If you know where you will host your application later, you can add multiple domains separated by commas.

Auth0 provides middleware that make integration into Express applications simple, but the Sapper template uses a different server called Polka. Fortunately, Express also supported. So start by replacing Polka with Express in server.ts ; you can literally do a search and replace:

// instead of: import polka from 'polka';
import express from 'express';
// ...express().use(...) // instead of polka().use(...)

The Auth0 middleware is called express-openid-connect , so add it as a dependency using yarn add express-openid-connect .

Then, you need to add the middleware in server.ts:

import authConfig from './authConfig';express.use(
// ...
// the following replaces the sapper.middleware() line:
auth(authConfig),
(req, res, next) =>
sapper.middleware({
session: () => ({
user: req['oidc'].user
})
})(req, res, next)

auth() handles authentication and allows only authenticated users to access the following routes. We override session in the Sapper middleware to take the user from Auth0 and put it in the Sapper session. This makes it available to the preload function of each route, both on the client and server side.

Put your Auth0 configuration into src/authConfig.ts :

export default {
authRequired: false,
auth0Logout: true,
baseURL: 'http://localhost:3000',
clientID: '<long sequence of letters and numbers>',
// a.k.a. "domain" in the Auth0 admin; prepend "https://"
issuerBaseURL: 'https://<an ID>.<eu/us>.auth0.com',
// choose a long, random string.
secret: 'AyBYwCy73cBystBD6iZgYFNdquqqP'
};

You find the Client ID and the domain (issueBaseURL) in your application when you log in to Auth0. See src/authConfig.ts for how to adapt this configuration for a production environment.

Now we can provide a better implementation for the getUserId function we added above:

function getUserId(req) {
return req['oidc'].user;
}

Just one more thing: the configuration above says that authentication is not required. That prevents users from being immediately redirected to the login page. But we still want the API routes to always require login. We can fix this by adding some more middleware in server.ts after auth() :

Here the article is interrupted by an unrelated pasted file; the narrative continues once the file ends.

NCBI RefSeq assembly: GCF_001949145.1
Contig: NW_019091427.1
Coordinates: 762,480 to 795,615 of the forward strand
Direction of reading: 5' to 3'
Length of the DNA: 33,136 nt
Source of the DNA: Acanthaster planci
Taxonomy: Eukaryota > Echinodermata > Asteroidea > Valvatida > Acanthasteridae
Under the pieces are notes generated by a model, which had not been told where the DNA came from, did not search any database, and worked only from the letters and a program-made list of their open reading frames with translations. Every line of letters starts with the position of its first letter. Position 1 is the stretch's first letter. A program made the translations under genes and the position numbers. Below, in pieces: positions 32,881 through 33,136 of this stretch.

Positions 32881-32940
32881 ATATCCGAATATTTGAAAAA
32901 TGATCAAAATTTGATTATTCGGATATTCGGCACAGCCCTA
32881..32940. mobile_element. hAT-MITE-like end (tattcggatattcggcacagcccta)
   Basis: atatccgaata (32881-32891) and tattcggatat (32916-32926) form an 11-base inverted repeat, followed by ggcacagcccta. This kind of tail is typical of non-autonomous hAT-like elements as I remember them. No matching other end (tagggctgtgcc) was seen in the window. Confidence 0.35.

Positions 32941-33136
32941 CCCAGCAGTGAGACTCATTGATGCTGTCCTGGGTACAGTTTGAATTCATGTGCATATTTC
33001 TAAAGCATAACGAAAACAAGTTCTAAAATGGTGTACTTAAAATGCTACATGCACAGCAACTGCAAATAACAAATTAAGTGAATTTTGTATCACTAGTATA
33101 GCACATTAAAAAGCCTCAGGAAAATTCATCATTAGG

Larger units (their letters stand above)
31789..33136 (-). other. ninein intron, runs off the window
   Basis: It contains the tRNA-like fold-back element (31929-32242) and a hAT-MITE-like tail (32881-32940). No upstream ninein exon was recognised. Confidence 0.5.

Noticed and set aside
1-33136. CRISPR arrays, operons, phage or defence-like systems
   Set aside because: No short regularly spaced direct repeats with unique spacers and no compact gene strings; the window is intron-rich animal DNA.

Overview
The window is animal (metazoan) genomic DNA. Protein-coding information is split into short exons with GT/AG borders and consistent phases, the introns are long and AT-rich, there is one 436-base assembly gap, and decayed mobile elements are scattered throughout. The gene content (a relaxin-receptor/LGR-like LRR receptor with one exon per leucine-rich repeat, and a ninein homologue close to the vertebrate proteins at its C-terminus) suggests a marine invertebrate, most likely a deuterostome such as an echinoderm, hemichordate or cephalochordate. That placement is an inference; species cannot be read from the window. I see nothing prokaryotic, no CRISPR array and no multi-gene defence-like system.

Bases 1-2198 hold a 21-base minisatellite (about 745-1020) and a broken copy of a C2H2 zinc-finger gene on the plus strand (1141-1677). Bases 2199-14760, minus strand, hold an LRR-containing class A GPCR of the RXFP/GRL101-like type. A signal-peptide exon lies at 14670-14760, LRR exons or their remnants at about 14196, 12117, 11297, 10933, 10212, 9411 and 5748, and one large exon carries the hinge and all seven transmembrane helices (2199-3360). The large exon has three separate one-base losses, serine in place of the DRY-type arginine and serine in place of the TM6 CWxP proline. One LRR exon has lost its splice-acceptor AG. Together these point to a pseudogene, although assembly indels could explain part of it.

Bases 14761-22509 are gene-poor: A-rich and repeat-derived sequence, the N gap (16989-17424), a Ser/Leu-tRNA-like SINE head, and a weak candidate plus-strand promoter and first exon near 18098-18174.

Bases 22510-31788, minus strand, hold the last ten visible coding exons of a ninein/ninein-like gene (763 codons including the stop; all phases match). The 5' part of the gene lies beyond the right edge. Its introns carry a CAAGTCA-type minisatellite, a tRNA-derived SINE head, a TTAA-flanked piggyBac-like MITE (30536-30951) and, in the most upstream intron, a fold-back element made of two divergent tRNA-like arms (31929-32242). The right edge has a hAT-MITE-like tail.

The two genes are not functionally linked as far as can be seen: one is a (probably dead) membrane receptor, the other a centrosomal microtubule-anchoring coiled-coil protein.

(req, res, next) => {
if (req.path.startsWith('/api') && !req['oidc']?.user) {
notAuthorized(res);
} else {
next();
}
},

In English: if the request path starts with /api and no user is logged in, send a 401 response, otherwise all is fine. The 401 response can look something like this:

function notAuthorized(res: Response) {
res.setHeader('Content-Type', 'application/json');
res.status(401).send(JSON.stringify({ error: 'Not authorized' }));
}

This completes the authentication. If you load /api/mood now, you should get Not authorized . If you go to http://localhost:3000/login you should get a login/registration page that redirects you back to the application once completed.

Frontend

On the frontend, we want to fetch the mood history and render it. Sapper has the concept of a “preload” function that is responsible for fetching data.

Put the following in the index.svelte :

<script context="module" lang="ts">
export async function preload() {
let history;
const res = await this.fetch(`/api/mood`);
if (res.status == 200) {
({ history } = await res.json());
}
return { history }
}
</script>

The preload function will execute both on the server side and on the client side. If the user is authenticated (which happens through a cookie), the status will be 200 (“OK”) and we can retrieve the history.

Whatever preload returns will be available as a property for the current component. We need to declare that we want the history property and then we are ready to use it:

<script lang="ts">
export let history: Day[];
</script>
<ul>
{#each history as day}
<li>
<div class="date">{day.date}</div>
<div class="score">{day.score}</div>
</li>
{/each}
</ul>

To set your current mood, we need to call the PUT method of the API. Add the storeMood function inside the <script> with the history declaration (not the one with the preload function):

const storeMood = (score: number) => {
fetch("/api/mood", {
method: "PUT",
headers: {
"Content-Type": "application/json"
},
body: JSON.stringify({ today: score })
})
};

We can now call it from the template:

<h3>How do you feel?</h3><button on:click={{} => storeMood(1)}>Good</button><button on:click={{} => storeMood(0)}>Bad</button>

This leaves you with a fully functioning application: If you log in and click the buttons you should see your database being populated.

The beauty of this is that you automatically get hydration: the HTML you get from the server will already contain the mood history, resulting in a page the renders even without JavaScript and does not load progressively; all the data is there as soon as you open it.

To complete the UI you should add some CSS, error handling and break it down into components. You can see what this results in in src/routes/index.svelte and src/components.

The completed application looks as follows

Conclusion

I hope this shows how easy it is to build a complete application with Svelte and Sapper. We get a lot of things for free, such as a service worker that makes the application work offline, server-side rendering and hydration for amazing performance and SEO.